Three More Uriah Heep Albums Set to Be Issued In Deluxe Editions

by VVN Music

Last September, Uriah Heep released two-CD Deluxe Editions of their first two albums, ...Very 'Eavy ... Very Umble (1970) and Salisbury (1971) along with a brand new anthology, Your Turn to Remember: The Definitive Anthology 1970 - 1990.

On March 31, they return to their discography for their next three sets with deluxe editions of Look at Yourself (1971), Demons & Wizards (1972) and The Magician's Birthday (1972).

The early-70's were extremely prolific for the band with five albums released between 1970 and 1972. Look at Yourself was their first album to chart in the U.K. (their first two albums did make the Billboard 200 in the U.S.), reaching number 39, and was an early high point with the critics.

Their first album for 1972, Demons & Wizards, was the highest charting to date in both the U.K. (#20) and the U.S. (#23) and includes possibly their best known song, Easy Livin' (1972 / #39 U.S.). Two new members of the band, keyboardist Gary Thain and drummer Lee Kerslake, played on a couple of the tracks and helped bring the sound of the band together on what many consider their finest album.

The Magician's Birthday was released later in 1972 hitting 28 in the U.K. and 31 in the U.S. It was their second album with a cover by Roger Dean and two singles (Blind Eye and Sweet Lorraine) reached the lower portion of the U.S. Hot 100 while Spider Woman went to number 13 in Germany.

These re-packaged and re-mastered albums have been endorsed by the band and each have a bonus disc of un-released material. Look At Yourself was released with a unique foil front cover and this has been faithfully re-created in a lavish digipack format using foil board material which presents the entire package in a new and shimmering light. Roger Dean’s artwork for Demons And Wizards and The Magician’s Birthday captures the music (and the times) perfectly and extensive sleeve notes featuring interviews with the band are written by Joel McIver.

The track lists:

Look At Yourself: Deluxe Edition

Disc 1
  • Look at Yourself
  • I Wanna Be Free
  • July Morning
  • Tears in My Eyes
  • Shadows of Grief 
  • What Should Be Done
  • Love Machine
Disc 2
  • I Wanna Be Free (Alternative Mix)
  • Tears in My Eyes (Alternative Mix)
  • What Should Be Done (Alternative Mix)
  • Shadows of Grief (Alternative Mix)
  • Look At Yourself (Alternative Mix)
  • July Morning (Alternative Mix)
  • Why Fourteen Minutes (Alternative Mix)
  • Love Machine (Alternative Mix)
  • What's Within My Heart (Alternative Mix)
  • July Morning (Alternative Mix; Live)
  • Look At Yourself (Alternative Single Version)

Demons & Wizards: Deluxe Edition

  • The Wizard
  • Traveler in Time
  • Easy Livin'
  • Poet's Justice
  • Circle of Hands
  • Rainbow Demon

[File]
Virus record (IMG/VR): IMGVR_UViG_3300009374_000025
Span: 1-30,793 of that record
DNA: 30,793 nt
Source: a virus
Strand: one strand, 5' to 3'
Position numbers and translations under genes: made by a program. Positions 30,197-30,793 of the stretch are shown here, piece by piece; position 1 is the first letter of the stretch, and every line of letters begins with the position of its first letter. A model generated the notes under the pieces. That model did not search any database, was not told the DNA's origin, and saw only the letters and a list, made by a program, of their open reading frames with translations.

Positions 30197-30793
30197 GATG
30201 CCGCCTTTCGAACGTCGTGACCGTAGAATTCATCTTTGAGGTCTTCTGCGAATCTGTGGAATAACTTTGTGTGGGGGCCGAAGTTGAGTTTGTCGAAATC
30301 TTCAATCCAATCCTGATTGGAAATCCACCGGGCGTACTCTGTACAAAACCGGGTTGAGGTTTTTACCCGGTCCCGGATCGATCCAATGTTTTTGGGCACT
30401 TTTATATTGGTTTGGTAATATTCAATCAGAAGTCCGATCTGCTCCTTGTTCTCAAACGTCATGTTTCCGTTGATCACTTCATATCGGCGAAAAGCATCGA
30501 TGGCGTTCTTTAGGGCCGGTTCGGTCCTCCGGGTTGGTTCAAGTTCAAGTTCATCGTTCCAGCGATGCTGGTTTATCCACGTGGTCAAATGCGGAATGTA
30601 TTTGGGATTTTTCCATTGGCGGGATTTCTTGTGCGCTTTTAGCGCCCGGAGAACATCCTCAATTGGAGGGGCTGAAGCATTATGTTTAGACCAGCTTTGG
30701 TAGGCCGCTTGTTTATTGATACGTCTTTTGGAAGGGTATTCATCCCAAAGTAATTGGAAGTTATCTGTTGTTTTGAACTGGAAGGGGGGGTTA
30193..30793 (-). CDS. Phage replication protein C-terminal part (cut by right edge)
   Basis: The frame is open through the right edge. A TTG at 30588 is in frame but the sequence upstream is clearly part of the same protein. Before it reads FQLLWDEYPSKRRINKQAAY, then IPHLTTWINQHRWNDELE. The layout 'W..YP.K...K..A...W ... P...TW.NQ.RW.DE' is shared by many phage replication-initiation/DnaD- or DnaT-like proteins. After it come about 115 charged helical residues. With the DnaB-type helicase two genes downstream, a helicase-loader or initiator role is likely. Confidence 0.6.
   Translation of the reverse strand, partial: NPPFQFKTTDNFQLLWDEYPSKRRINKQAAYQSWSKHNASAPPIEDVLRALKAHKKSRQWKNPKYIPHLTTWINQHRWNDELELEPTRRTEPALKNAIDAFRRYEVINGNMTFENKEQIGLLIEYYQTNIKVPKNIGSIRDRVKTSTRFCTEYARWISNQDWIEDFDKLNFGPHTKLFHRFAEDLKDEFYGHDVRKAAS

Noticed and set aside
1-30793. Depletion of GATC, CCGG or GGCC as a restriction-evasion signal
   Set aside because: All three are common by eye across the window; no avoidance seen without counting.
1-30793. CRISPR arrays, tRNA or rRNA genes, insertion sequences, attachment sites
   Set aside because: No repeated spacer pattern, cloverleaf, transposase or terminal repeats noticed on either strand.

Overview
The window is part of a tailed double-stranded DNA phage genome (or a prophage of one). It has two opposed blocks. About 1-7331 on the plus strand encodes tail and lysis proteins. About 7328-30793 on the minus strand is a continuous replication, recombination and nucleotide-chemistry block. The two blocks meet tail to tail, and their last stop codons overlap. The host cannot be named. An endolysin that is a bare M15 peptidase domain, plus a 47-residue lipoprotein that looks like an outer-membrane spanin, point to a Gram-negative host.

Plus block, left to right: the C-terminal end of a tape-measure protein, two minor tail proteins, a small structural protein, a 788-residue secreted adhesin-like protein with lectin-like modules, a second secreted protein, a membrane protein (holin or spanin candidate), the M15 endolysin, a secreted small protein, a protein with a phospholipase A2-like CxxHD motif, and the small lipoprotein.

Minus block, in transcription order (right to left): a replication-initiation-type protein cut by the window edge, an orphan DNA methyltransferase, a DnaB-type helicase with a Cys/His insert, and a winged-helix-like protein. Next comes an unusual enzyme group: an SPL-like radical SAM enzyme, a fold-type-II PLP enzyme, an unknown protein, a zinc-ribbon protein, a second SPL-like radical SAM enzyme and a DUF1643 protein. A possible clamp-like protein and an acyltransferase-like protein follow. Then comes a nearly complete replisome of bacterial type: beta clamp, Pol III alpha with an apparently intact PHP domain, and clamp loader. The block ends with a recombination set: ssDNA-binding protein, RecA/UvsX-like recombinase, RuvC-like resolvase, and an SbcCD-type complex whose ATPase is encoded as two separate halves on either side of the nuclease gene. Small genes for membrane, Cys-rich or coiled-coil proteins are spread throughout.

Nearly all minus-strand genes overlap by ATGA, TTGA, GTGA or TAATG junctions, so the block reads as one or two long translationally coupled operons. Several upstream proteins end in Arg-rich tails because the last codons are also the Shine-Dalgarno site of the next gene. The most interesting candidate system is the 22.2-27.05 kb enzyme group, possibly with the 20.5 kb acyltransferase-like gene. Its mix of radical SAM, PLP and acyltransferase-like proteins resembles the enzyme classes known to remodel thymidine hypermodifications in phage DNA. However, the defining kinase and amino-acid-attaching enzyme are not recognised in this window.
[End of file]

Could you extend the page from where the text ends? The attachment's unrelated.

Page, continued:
• All My Life
  • Paradise
  • The Spell
  • Why (Extended)
  • Rainbow Demon (Single Edit)
  • Proud Words on a Dusty Shelf (Outtake)
  • Home Again to You (Demo)
  • Green Eye (Demo)

The Magician's Birthday: Deluxe Edition

Disc 1
  • Sunrise
  • Spider Woman
  • Blind Eye
  • Echoes in the Dark 
  • Rain
  • Sweet Lorraine
  • Tales
  • The Magician's Birthday
Disc 2
  • Echoes in the Dark (Alternative Version)
  • Sweet Lorraine (Alternative Version)
  • Blind Eye (Alternative Version)
  • Tales (Alternative Version)
  • Silver White Man (Alternative Version)
  • Sunrise (Alternative Version)
  • Crystal Ball (Alternative Version)
  • Spider Woman (Alternative Version)
  • The Magician's Birthday (Alternative Version)
  • Rain (Alternative Version)
  • Silver White Man (No Vox, Alternative Version)
  • Happy Birthday (Alternative Version)
  • Sunrise (Alternative Single Version)
  • Sweet Lorraine (Alternative Single Version)
  • Gary's Song (Alternative Version)

1 comment

56dinosaur said...

These discs are part of the third series of expanded Uriah Heep CD's. First there was the Castle Communications discs, then the Sanctuary discs, and now the Sanctuary/BMG discs.
Yes, the Disc 2's in the new series contains unreleased material, but, it should be noted that when Robert Corich had access to the multitracks in the 1990's, he created many mixdown and edit variations(for his own amusement) of each song, so what you get on the Disc 2's in the new series aren't previously unreleased takes, but merely mixdown and edit variations of the same takes heard on previous Uriah Heep expanded CD's & boxed sets. These mixes, edits and extended versions were mixed in the 1990's at 44.1Khz/16-bit, hence the high resolution releases of the new Uriah Heep expanded editions have the original album at 96Khz/24-bit, but the bonus material at 44.1/24-bit(I.E. 24-bit remasterings of 16-bit material). This is why the bonus material doesn't sound as good and the album itself.
Too bad that BMG wasn't willing to fund truly new 96Khz/24-bit mixes of the bonus material. Back in the 1990's, Robert Corich was a novice remixer, and he used excessive quantities of echo and reverb on many of the 1969-70 archival tracks that he mixed.
I wish that BMG would fund a new trawl through the session multitracks to find some entirely unreleased material, mixed down with 21st century technology by a (now) more experienced Robert Corich.

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